[PATCH 06/14] ARM: kirkwood: convert uart0 to devicetree.

Arnd Bergmann arnd at arndb.de
Wed Mar 7 16:13:04 EST 2012

On Wednesday 07 March 2012, Jason wrote:
> Grrr.  Now I'm getting frustrated.  I'm trying to boot without
> earlyprintk.  Evidently, something is wrong with the above, because the
> device boots all the way up (blinky lights come on), but I get no
> messages after the usual "Uncompressing Linux... done, booting the
> kernel."
> Here's my most recent attempt:
>         serial at f1012000 {
>                 device_type = "serial";
>                 compatible = "ns16550a";
>                 reg = <0xf1012000 0x100>; /*phys addr*/
>                 virt-reg = <0xfed12000>;  /*virt addr*/
>                 reg-shift = <2>;
>                 reg-io-width = <1>;
>                 interrupts = <33>;
>                 current-speed = <115200>;
>                 interrupt-parent = <&intc>;
>                 clock-frequency = <200000000>;
>         };
> I've looked at what is done in the powerpc dt's, but, no luck.  When
> earlyprintk is enabled, I see no error messages, just:
> bootconsole [earlycon0] enabled
> debug: skip boot console de-registration.
> ...
> Serial: 8250/16550 driver, 2 ports, IRQ sharing disabled
> Any pointers?

My first guess was that clock-frequency is wrong, but it seems that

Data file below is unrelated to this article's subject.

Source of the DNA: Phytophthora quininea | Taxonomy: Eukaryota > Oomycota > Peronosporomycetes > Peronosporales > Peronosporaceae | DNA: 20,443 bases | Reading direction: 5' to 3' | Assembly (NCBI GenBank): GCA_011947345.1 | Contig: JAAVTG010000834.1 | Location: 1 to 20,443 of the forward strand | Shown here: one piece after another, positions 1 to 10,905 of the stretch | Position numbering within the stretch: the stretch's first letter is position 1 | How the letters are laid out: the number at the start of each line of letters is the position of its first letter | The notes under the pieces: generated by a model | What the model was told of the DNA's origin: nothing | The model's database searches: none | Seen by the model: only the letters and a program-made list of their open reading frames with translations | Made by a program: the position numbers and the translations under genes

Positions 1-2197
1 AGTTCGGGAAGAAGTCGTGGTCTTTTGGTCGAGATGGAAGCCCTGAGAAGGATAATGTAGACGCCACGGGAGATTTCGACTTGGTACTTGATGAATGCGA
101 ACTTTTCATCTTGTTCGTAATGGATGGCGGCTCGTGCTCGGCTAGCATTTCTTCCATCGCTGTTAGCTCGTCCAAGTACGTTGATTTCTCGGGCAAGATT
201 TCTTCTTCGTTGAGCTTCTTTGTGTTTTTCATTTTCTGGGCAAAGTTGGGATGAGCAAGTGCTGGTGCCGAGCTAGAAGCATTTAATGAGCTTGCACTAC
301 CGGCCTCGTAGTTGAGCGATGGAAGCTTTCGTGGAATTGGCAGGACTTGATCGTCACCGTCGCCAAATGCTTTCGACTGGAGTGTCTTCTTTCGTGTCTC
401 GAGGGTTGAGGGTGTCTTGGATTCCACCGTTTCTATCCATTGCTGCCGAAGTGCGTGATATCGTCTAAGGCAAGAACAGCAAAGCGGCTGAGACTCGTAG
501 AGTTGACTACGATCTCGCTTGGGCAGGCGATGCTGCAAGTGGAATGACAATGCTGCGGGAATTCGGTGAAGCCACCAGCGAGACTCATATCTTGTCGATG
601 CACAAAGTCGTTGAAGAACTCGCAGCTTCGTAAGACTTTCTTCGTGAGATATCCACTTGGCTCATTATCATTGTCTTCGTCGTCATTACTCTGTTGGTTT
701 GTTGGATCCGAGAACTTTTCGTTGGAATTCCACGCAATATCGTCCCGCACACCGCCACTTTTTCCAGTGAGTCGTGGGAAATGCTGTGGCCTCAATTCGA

this one actually is correct, at least it's the same thing that
the platform code sets.

You should never need to pass the virtual address to a device,
most of all because it cannot be known to the device tree at all.
The of_serial driver (you did enable that one in Kconfig, right?)
sets UPF_IOREMAP for this reason, which means membase gets 
overwritten anyway.

You should also not need to set interrupt-parent in the device itself,
as long as it's set in the root node. This one should not hurt though.

Regarting the compatible value, you should check what 
/proc/tty/driver/serial contains when the system is up and running.
If you can log into the system through the network after booting it
up, you can also compare the contents of that file and the 'setserial'
output with what you got before the device tree conversion.

Finally, something could be wrong with the interrupt controller.
AFAICT, you register it through the device tree now, but it's also
getting initialized through kirkwood_init_irq, so the numbers
would all be wrong.


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